It’s noticeably brighter than a standard LP, which plays into a trade-off between low-end and articulation. On the plus side: the extra brightness makes the guitar feel especially responsive – a hallmark of Collings instruments – and allows even more tonal depth and harmonic response to be extracted from rolling the tone back and digging in with the fingers.

On the negative: there is somewhat less of the heavy, thick, low-end oomph that Les Paul’s are known for. The CL is by no means a wimpy sounding guitar, and does have it’s own kind of throaty bellow – it’s just not as gut-busting as the biggest of them. I read a comment online describing how the CL at times feels like a Les Paul blended with a Strat, which helps articulate the low-end attenuation and overall cleaner vibe one feels when playing.

I personally felt this absence the most when throwing down big rock riffs with the CL. An explanation might be that the sheer girth of older Les Paul designs went hand-in-hand with the tones that have come to define certain styles. And that a lighter, more refined instrument like the CL will, by dint of physics, offer something different. However, I wouldn’t go so far as to discourage rockers from buying this instrument – or jazz cats, or blues dads for that matter. Each pickup position delivers a great sound, assisted by the sensitive tone and volume controls for each.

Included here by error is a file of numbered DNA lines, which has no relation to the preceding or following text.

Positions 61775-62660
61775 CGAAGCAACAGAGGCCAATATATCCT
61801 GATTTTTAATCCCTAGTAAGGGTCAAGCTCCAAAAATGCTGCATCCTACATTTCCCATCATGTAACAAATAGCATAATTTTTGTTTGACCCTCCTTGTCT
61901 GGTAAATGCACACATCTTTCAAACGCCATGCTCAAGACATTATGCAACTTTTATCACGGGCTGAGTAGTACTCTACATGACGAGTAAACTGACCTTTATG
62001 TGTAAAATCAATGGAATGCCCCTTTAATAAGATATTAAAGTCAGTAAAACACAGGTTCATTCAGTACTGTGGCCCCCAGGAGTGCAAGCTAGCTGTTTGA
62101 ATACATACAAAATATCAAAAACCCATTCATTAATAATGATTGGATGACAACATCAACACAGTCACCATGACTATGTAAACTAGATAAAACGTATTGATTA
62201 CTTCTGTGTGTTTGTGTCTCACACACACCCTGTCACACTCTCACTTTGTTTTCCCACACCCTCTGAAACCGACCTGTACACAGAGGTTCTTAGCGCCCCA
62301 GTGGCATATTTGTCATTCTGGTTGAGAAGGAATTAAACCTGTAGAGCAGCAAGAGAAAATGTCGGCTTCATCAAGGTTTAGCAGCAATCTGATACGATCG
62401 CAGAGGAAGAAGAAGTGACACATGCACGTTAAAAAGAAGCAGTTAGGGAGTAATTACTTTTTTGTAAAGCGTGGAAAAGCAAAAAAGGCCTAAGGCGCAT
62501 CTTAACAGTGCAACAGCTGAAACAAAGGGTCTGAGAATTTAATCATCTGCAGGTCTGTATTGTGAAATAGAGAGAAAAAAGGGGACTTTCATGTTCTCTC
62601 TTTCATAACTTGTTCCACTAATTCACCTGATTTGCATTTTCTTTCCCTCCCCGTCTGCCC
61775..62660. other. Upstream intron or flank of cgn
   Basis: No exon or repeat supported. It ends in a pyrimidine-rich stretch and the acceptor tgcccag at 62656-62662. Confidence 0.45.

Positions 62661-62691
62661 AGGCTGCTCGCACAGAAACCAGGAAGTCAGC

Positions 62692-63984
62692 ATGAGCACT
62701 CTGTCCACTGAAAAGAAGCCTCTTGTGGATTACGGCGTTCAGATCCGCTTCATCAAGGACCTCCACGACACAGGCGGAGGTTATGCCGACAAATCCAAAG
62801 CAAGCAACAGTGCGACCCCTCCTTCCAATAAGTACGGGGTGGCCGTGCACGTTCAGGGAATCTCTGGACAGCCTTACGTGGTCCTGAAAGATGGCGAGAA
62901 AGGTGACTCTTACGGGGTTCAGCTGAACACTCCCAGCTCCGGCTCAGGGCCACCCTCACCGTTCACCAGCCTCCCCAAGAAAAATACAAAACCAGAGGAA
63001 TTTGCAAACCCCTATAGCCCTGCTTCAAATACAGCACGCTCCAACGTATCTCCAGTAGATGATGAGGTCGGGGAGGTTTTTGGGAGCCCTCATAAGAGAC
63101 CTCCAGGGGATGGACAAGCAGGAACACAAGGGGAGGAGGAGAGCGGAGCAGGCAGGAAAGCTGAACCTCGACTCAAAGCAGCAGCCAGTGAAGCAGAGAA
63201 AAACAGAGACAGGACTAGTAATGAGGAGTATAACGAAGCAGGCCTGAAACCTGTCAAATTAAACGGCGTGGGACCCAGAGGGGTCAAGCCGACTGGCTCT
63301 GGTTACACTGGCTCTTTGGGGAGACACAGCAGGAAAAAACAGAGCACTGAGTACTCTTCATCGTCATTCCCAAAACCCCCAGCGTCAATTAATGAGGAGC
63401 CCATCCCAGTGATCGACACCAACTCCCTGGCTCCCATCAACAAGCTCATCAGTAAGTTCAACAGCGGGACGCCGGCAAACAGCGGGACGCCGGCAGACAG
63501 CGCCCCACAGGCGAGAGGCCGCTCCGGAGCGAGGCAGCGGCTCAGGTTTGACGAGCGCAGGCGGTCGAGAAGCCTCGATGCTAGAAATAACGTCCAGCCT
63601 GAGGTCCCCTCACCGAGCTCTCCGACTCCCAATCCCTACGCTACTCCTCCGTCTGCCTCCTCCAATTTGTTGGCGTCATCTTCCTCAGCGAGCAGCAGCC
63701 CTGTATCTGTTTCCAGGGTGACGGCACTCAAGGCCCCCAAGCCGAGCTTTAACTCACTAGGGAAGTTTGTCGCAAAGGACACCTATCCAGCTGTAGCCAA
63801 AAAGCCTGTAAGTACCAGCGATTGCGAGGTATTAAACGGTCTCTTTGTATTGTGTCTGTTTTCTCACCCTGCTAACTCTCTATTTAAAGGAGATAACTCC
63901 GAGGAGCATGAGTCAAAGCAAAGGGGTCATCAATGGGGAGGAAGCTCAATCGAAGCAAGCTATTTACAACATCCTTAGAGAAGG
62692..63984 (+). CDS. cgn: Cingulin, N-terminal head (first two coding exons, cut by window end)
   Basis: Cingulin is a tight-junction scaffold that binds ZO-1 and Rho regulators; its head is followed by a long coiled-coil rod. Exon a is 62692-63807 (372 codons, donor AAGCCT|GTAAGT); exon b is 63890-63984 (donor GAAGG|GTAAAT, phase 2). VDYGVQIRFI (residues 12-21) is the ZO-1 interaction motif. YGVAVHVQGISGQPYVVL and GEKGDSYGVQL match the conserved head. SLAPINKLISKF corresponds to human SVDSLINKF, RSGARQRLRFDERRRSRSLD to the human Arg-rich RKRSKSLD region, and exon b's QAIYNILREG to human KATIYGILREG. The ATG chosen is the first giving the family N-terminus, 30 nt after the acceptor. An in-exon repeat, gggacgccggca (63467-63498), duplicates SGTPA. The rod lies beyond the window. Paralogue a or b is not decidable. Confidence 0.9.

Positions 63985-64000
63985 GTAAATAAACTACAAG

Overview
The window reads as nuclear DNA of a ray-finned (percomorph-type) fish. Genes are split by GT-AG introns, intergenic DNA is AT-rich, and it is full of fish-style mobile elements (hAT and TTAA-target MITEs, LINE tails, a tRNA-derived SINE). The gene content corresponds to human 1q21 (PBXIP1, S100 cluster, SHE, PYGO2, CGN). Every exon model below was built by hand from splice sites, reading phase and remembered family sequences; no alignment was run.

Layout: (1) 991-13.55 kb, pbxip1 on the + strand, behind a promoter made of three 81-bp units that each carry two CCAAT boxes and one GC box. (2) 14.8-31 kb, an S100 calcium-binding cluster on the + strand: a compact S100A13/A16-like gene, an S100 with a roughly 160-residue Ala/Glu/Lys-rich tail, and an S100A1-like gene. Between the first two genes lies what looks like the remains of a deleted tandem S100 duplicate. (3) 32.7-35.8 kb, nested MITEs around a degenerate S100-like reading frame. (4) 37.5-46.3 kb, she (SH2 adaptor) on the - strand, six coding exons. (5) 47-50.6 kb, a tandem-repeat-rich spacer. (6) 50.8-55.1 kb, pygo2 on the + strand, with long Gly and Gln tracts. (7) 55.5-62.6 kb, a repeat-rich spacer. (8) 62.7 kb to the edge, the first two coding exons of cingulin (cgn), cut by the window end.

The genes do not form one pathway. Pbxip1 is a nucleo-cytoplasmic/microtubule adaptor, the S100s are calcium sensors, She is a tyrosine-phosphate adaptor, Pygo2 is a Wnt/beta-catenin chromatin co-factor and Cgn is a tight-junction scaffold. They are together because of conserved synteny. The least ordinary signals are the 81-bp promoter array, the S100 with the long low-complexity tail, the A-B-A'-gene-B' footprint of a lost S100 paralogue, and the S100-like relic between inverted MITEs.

So overall the guitar is stylistically capable and would suit any player who prioritises responsive articulation and high rather than low midrange.

The CL is built from seasoned maple top with a Honduran mahogany neck and body. The neck is C-shaped, covered with a Rosewood fingerboard and attached with a hand-crafted extra-long mortise and tenon joint. This is an ancient and bespoke woodworking technique.

This seems as good a place as any to say that while the neck is on the thicker side, it is very comfortable. Even with heavier strings on, they still bend relatively easily. The frets, which are also smooth and comfy, are medium nickel-silver. The bridge and tailpiece are from Kluson and the tuners are from Gotoh.